Roland Siegwart whips out his smartphone and waves it through the air a couple of times. “We’re currently working on a project that will make it possible to do this – you see, just a few swings of your arm – and digitally map an entire room,” explains the professor and head of the Autonomous Systems Lab at Zurich’s Federal Institute of Technology (ETH). We stand in a corridor of the research centre. On one wall hangs an illustration that describes the technology to a tee. “The key is our new sensor. It’s the further evolution of the kind of receptors that are already built in to today’s electronic devices and enable the display to pan along with the direction the device is pointed in,” says Siegwart. In future, the interior of an entire home could be digitally mapped this way. The ETH is working closely with US tech giant Google in this effort.
A combination of several fields of research
The so-called Tango Project is just one of many that are being pursued in the ETH lab. Students tinker on new autonomous machines which in the not too distant future will be deployed on land, sea or in the air. Here, new ideas are taking form – from beetle-like robots, to solar aircraft, to droning drones. One room looks like a workshop, another is outfitted with wrestling mats, safety nets and cameras in order to flight test, but not destroy, the self-thinking drones. “Our research realm here is fabulous – it combines mechanical engineering with electrotechnology, informatics, sensor technology, artificial intelligence, and of course man,” gushes the robotics professor.
“The robots need a plan, since they don’t understand our world.”
In the service of mankind
The overarching objective of the work being done at the Autonomous Systems Lab: to create devices which take the burden off people wherever a job could be physically taxing or damaging to their health, or those that can otherwise be of greatest benefit to the general populace. Siegwart points up examples, such as their applicability in the underground mining of raw materials, in deep-freeze warehouses and even in the agriculture area. “One of the most pressing problems mankind faces is the food supply.” Here, Siegwart can envision a combination of autonomous drones and agricultural robots as means to achieving a marked increase in farm output. The idea: drones overhead would monitor the soil moisture level and seed growth, as well as keep an eye out for pests, while a robot in the field mechanically destroys weeds and provides water and fertiliser as necessary. “The robots relieve the farmer of a cumbersome task and contribute to increased agricultural yield,” Siegwart summarises.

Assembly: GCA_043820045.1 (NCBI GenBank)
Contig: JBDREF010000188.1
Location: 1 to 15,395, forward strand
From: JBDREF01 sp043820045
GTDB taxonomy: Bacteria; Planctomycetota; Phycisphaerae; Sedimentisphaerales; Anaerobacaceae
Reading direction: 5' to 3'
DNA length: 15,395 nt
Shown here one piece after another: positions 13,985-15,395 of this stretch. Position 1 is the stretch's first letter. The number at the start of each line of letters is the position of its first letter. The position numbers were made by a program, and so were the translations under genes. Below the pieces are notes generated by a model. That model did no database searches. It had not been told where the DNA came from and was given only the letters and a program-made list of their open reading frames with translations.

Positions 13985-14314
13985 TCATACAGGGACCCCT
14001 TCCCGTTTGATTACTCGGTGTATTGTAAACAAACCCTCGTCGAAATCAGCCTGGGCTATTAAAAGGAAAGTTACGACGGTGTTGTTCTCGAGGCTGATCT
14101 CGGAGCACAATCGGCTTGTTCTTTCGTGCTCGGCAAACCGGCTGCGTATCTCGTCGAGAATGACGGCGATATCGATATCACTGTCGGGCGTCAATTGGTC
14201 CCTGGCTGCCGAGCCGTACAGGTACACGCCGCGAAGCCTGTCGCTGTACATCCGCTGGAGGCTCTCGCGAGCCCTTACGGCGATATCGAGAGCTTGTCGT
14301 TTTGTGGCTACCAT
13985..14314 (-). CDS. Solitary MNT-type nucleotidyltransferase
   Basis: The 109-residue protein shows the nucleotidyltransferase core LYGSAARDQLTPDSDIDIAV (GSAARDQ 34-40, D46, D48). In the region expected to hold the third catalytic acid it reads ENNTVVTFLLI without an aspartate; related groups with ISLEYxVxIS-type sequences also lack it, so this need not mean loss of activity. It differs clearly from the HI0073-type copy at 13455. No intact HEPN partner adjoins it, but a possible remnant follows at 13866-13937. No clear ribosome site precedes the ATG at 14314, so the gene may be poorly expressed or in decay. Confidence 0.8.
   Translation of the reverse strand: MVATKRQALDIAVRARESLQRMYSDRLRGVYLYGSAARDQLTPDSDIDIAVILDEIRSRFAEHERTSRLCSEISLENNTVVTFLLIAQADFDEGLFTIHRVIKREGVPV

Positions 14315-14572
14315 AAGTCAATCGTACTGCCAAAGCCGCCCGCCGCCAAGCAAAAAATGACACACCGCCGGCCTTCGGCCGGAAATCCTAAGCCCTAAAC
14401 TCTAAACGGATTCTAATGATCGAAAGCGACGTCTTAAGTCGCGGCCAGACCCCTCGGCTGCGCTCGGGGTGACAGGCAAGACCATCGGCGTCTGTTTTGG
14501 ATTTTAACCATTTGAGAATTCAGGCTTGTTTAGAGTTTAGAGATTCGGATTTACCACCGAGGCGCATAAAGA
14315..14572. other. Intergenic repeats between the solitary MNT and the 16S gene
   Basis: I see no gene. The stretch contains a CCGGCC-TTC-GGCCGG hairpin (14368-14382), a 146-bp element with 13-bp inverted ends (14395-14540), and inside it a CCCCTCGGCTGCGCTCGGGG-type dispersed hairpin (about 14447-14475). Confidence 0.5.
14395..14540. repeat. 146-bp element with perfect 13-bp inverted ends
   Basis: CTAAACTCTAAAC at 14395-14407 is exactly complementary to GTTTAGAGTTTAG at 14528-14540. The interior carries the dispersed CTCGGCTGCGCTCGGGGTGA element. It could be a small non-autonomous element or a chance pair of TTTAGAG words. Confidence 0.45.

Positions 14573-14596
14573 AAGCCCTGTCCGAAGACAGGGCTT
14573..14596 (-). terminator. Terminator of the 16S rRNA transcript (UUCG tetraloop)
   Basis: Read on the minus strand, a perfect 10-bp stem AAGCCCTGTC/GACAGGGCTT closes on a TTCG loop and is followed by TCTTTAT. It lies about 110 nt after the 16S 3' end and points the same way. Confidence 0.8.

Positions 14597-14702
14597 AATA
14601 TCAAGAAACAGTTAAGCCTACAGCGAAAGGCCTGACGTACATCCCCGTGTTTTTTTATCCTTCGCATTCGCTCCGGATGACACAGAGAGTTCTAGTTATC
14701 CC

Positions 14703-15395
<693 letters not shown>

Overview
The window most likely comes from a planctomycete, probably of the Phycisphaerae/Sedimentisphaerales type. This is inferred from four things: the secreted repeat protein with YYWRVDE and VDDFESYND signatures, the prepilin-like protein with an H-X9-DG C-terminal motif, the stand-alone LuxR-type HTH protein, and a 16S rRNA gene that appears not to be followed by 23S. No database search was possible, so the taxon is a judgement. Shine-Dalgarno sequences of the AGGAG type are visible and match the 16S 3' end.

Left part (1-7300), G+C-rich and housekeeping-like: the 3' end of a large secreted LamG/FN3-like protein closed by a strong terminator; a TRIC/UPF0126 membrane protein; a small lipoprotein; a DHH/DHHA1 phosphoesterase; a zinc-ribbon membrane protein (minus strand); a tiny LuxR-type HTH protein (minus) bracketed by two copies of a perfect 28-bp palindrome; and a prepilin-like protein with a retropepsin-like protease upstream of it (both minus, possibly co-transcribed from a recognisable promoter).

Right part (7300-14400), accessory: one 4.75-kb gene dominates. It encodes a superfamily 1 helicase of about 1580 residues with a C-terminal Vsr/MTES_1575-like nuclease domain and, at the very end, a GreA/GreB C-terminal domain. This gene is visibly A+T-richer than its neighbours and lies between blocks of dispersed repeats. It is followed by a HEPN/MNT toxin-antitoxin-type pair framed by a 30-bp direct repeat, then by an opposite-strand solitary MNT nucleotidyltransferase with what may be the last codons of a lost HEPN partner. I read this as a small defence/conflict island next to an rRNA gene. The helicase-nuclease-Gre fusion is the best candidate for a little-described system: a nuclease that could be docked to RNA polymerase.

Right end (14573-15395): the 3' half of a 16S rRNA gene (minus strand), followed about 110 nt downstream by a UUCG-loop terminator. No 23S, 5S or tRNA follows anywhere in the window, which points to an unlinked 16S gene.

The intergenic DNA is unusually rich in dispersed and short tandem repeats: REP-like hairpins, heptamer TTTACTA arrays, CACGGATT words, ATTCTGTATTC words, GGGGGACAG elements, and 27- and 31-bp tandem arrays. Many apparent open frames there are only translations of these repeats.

Robots fail to understand the world
Today, the broad public experience autonomous systems mainly in the area of mobility. Automobiles already have an array of pre-installed support systems that make driving easier: there are cars that can steer themselves into tight parking slots or even stay on cruise control in the same lane while travelling on the motorway. “Autonomous vehicles will fundamentally change the way we go from point A to point B,” says Siegwart. And this is not just a matter of comfort and convenience – the environment will also benefit, as the technology enables vehicles as well as the existing infrastructure to be utilised more efficiently. Not to mention the older generation, who can remain mobile for years to come. “My parents would be pleased as punch if they could use an autonomous vehicle for visits to their grandchildren,” muses the 58-year-old.
But it will take a number of years before the first autonomous automobiles come into daily use. Although those cars have no problem getting around already today in a structured and not all too complex setting, “the robots need a plan, since they don’t understand our world,” explains Siegwart. And precisely that is a prerequisite if one day they are to master the ins and outs of a jammed, multi-lane traffic crossing. In such instances, interaction is called for – it takes eye contact and gestures or signals. Moreover, the systems must be able to recognise unknown objects rapidly and figure out how to deal with them. “In this regard, man is clearly superior to machine,” admits Siegwart.